Tropical plants grew all around in abundance, and some of the palms were over 20 feet tall. It was pretty amazing. Throughout the entire wedding you could hear the water falling behind the bride and groom. Water falling over rocks or crashing to the shore has to be one of the most beautiful sounds ever. After dinner in the butterfly greenhouse we could tour the other three.

I have no idea where the butterflies went during our use of their room, but I didn’t see any and we were in there quite a while and it was plenty warm enough for them to be out. There was, however, an interesting fruit tree in one corner full of cantaloupe-sized fruit. It was called an ugly fruit tree. The fruit didn’t seem too ugly to me; I guess it’s a matter of opinion. 

There was a tree behind our table that had a name I couldn’t pronounce, but it looked all gnarled, had few leaves and stringy looking moss hanging off it like grey hair. We all laughed because the trunk looked like a wrinkled up face.

One of the other greenhouses had very old bonsai trees in many different varieties. I don’t believe I’ve ever seen bonsais quite that old. Another greenhouse held every orchid you could ever imagine. I don’t know much at all about orchids except they are fragile and interesting to look at. Supposedly there was an orchid that smelled like chocolate. I smelled it and all I got was the smell of dirt. Either my sense of smell has gone south or somebody has an active imagination.

The fourth greenhouse had desert plants which translated to cacti. This room was interesting. Everything I looked at had thorns in many varying sizes. There was a tree in that room that had thorns all around its trunk in a swirling pattern and rows about an inch apart. The boughs of the tree had millions of thorns in tight succession all along them. I think we found the perfect squirrel-proof place for a bird feeder! The cacti room gave me a kind of futuristic creepy sense. I am glad I don’t have to spend much time in there.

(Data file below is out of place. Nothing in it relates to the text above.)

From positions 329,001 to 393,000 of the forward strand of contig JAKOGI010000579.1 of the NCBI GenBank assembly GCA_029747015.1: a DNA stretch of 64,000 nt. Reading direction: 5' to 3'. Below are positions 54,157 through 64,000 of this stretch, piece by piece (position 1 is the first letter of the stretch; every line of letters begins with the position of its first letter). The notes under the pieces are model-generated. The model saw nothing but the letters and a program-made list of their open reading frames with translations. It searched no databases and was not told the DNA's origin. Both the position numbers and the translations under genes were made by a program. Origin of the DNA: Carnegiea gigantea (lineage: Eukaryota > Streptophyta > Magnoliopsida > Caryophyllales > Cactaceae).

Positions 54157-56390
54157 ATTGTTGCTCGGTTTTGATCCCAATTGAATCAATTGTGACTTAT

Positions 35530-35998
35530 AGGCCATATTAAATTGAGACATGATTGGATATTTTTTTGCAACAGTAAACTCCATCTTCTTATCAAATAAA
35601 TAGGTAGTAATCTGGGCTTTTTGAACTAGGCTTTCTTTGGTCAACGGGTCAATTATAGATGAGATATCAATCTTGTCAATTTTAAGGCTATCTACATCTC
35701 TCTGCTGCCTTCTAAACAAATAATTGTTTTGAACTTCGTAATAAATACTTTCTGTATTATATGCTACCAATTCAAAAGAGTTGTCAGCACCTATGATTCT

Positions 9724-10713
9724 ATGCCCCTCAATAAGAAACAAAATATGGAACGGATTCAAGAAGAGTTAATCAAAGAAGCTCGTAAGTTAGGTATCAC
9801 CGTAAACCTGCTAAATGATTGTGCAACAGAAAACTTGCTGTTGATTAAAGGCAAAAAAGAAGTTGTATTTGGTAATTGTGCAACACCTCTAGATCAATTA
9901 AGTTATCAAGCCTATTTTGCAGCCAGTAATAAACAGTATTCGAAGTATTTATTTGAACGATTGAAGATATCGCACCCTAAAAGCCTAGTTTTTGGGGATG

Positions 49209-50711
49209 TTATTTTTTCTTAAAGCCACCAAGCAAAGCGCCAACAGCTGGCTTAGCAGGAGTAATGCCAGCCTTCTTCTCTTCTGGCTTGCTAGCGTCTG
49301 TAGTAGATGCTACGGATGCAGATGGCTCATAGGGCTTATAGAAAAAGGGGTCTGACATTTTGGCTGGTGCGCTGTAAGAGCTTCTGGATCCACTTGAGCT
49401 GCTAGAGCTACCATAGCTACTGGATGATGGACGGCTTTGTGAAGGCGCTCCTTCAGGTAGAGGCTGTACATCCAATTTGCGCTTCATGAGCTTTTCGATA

The fifth greenhouse was supposed to be like the Amazon and it was really neat. There was a pomegranate tree with baseball-sized pomegranates hanging on it. The cocoa bean tree did smell like chocolate and in the center of this greenhouse was a banyan tree of some size. Now, banyan trees I know about. We go to the John and Mabel Ringling museums in Sarasota, Fla., and they have huge banyans that are very old. Banyans are interesting in that they send out aerial roots that hang down and start growing into the ground. These form limbs that are like another tree trunk, and really odd looking. The largest banyan I ever saw was Thomas Edison’s at his Fort Meyers laboratory. It is as big as an entire parking lot and still growing! Apparently the banyan in the greenhouse got frequent hair cuts as there was a very tall ladder leaned against the tree.

If you ever have time to kill in Cincinnati, I would recommend you check out the Krohn Conservatory.

Weekly newspaper serving SE Michigan and NW Ohio - State Line Observer ©2006-2016